Let’s fix Starachowice

When I became mayor of Starachowice, a town of 50,000 people in southern Poland, I was only 24 and I was the youngest mayor in the country. The first term in office was full of challenges but also successes. Thanks to the trust and the support of our inhabitants, I have tried, step by step, to implement a plan of the town’s renewal and development. As a result of the recent local elections, I am now about to start my second term with even greater support from the local community.

A good mayor, regardless of their age, is a person who takes care of a town’s inhabitants, who wants and is able to speak to people and listen to them, who understands their needs, expectations and ambitions. A good mayor has a plan and a vision for their town’s development so it could become the best place to live, work, go to school and relax.

During multiple meetings with inhabitants, while talking to them via social media, I kept receiving plenty of valuable information, tips and opinions. It is thanks to that communication that we have managed to create a town where its inhabitants can feel they are the most important. I have always respected their opinions and I have invited all inhabitants to take part in a joint-decision making scheme. Ideas, such as the civic budget, the local initiatives programme or Starachowice yards, have proven quite useful.

The last four years have proven that I am a good manager, able to manage a team of 200 people who have helped me change and improve the town every single day. Now, other city halls, across Poland and beyond, use our experiences and implement our solutions. I have taken advantage of all the opportunities that were out there. For example we have acquired record EU funds and explored other sources of financing investments. Two projects, one related to the town’s revitalisation and the other one financing improvements in infrastructure and public transport, were worth over 37 million and 34 million Polish złoty respectively, and these are only two out of 18 major projects we are carrying out.

Thinking strategically and setting new goals, we have created a town revitalisation programme, one of the best of its kind in Poland, which today is also recognised and appreciated abroad. We operate and plan our future investments based on that programme.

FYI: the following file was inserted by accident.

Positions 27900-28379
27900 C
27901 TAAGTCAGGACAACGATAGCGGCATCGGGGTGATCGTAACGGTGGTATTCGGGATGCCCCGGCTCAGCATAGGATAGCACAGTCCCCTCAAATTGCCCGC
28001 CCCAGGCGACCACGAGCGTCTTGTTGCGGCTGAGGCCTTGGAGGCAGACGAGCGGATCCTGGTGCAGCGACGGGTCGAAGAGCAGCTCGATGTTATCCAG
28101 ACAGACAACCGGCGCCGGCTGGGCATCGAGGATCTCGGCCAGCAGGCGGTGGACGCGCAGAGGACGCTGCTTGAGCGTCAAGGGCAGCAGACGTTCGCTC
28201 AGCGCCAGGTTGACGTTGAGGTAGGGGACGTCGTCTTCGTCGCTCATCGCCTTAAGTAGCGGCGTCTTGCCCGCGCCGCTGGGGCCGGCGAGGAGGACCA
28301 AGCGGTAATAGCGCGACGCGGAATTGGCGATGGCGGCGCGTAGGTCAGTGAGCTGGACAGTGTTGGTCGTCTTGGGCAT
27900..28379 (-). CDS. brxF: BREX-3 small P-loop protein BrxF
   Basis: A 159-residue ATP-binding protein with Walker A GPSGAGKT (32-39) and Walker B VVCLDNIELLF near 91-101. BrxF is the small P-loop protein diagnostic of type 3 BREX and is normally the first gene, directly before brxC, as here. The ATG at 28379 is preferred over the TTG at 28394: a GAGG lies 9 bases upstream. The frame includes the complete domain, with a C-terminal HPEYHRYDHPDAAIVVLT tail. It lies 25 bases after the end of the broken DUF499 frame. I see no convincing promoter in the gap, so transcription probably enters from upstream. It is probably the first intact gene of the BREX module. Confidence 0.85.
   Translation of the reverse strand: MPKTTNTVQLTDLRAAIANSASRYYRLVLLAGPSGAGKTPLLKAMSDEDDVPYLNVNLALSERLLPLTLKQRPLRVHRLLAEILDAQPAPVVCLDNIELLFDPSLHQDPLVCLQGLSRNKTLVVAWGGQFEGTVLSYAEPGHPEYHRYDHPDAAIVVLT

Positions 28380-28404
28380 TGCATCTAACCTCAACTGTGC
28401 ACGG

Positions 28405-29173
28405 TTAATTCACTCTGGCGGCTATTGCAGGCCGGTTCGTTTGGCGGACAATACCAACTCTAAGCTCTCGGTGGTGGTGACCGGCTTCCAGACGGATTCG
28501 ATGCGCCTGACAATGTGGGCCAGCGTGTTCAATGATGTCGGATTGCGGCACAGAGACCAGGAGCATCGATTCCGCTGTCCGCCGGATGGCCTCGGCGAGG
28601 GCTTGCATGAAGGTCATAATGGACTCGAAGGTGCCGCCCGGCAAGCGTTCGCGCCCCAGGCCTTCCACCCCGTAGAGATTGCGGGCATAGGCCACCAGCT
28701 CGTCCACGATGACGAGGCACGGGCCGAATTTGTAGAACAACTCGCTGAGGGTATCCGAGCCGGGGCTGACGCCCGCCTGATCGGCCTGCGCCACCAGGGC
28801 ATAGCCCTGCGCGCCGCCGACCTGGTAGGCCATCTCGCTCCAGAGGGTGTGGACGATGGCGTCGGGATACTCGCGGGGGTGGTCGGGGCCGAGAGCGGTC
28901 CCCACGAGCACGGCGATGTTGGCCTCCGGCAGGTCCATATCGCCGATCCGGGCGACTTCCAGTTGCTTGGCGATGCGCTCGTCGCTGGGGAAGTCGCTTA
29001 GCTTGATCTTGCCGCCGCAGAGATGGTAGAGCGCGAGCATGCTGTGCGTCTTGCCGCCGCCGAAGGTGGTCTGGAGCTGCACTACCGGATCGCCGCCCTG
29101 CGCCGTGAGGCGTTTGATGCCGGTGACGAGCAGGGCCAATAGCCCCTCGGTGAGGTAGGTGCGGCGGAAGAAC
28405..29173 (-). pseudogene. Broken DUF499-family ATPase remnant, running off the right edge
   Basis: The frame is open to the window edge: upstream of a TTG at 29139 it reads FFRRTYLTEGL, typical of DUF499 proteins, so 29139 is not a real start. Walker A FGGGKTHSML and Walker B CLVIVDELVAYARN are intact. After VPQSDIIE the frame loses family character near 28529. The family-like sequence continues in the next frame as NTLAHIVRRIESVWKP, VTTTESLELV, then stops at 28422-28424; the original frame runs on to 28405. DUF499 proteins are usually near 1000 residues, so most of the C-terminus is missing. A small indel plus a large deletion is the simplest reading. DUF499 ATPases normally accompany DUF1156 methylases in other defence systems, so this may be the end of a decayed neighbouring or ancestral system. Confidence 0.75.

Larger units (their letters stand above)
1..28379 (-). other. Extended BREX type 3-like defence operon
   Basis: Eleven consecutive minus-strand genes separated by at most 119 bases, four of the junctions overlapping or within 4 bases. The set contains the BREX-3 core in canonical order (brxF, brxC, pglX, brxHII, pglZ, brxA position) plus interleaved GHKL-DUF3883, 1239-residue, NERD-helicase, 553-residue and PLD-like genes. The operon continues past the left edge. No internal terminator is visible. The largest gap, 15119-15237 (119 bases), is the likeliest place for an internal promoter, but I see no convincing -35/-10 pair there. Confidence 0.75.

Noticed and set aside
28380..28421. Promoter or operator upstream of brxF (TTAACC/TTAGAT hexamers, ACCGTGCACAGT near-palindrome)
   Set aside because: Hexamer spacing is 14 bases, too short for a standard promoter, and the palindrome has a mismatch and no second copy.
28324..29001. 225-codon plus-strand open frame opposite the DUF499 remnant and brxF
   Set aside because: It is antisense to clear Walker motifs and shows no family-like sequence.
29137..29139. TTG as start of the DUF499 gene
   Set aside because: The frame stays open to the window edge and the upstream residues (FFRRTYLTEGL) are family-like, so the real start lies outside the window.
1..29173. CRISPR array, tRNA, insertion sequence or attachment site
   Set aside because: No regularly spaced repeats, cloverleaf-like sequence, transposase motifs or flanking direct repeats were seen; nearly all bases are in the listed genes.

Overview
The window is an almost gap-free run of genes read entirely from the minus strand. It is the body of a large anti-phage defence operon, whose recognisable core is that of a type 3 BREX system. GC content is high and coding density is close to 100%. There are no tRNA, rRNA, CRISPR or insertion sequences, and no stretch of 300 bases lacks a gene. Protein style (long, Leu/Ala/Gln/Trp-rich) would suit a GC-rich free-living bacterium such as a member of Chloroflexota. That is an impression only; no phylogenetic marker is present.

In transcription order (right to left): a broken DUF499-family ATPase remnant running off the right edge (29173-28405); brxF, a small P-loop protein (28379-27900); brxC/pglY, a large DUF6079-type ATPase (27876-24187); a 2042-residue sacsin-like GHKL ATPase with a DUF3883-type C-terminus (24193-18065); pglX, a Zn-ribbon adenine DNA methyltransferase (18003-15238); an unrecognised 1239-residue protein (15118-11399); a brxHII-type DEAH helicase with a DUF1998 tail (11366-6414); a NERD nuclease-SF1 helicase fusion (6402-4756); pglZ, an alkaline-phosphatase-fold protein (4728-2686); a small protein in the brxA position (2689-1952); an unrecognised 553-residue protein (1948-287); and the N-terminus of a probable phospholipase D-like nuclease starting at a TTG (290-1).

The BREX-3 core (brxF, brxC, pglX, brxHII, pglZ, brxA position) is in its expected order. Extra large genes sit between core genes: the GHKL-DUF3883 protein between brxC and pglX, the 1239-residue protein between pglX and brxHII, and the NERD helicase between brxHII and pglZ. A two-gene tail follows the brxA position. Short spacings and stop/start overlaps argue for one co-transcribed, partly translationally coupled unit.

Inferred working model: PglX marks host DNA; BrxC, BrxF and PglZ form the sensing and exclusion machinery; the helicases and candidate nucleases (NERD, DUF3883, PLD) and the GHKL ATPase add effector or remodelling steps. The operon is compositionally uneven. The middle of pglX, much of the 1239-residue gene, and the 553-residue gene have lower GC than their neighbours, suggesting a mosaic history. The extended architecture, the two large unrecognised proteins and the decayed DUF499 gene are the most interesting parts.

In Poland, there is not currently a school where future mayors can learn how to manage a city or a town. It is important for each mayor to continuously learn. What is also vital is intuition and constant collaboration with inhabitants.

I am quite an open person, which is why I decided to ‘open’ the town hall, make it transparent and friendly for all inhabitants. All expenses are published on our website and everyone can have access to that information. Our inhabitants can report issues related to the town’s infrastructure using our mobile application called Let’s fix Starachowice (Naprawmy Starachowice) 24 hours a day.

As a person who is not linked to any political party, I have had the privilege to make decisions that were independent of a specific party’s interests and that were fully aligned with the strategy that has been outlined by Starachowice’s inhabitants and their expectations.

Being the youngest mayor in Poland I haven’t favoured anyone. On the contrary, I have always tried to act to the benefit of each and every social group: large families, seniors, handicapped people.

I am aware of the fact that during the first four years we were not able to reach all our goals but I am very proud that I will be able to continue my work and implement plans and ambitions. The inhabitants of Starachowice have again showed enormous trust and support for my work and have chosen me to be their mayor for another five years. Almost 85 per cent of them cast a vote for me.

Another five years mean another five years of opportunities for Starachowice. Together with the inhabitants I will make sure the town will become an even better place to live and work that will attract young people who have completed their studies elsewhere back here.

This article is part of a series offering a channel for young politicians from across emerging Europe to share their vision of the kind of Europe they want to create. All of the young people whose voices we feature are aged under 30 – some even younger – and all are unblemished by their countries’ communist-era pasts. Where the current generation of older politicians has often failed, it is our hope that this young, free and enlightened generation will succeed. Emerging Europe is delighted to be able to offer them a platform from which they can communicate with a wider audience outside of their home countries.

The views expressed in this opinion editorial are the author’s own and do not necessarily reflect Emerging Europe’s editorial policy.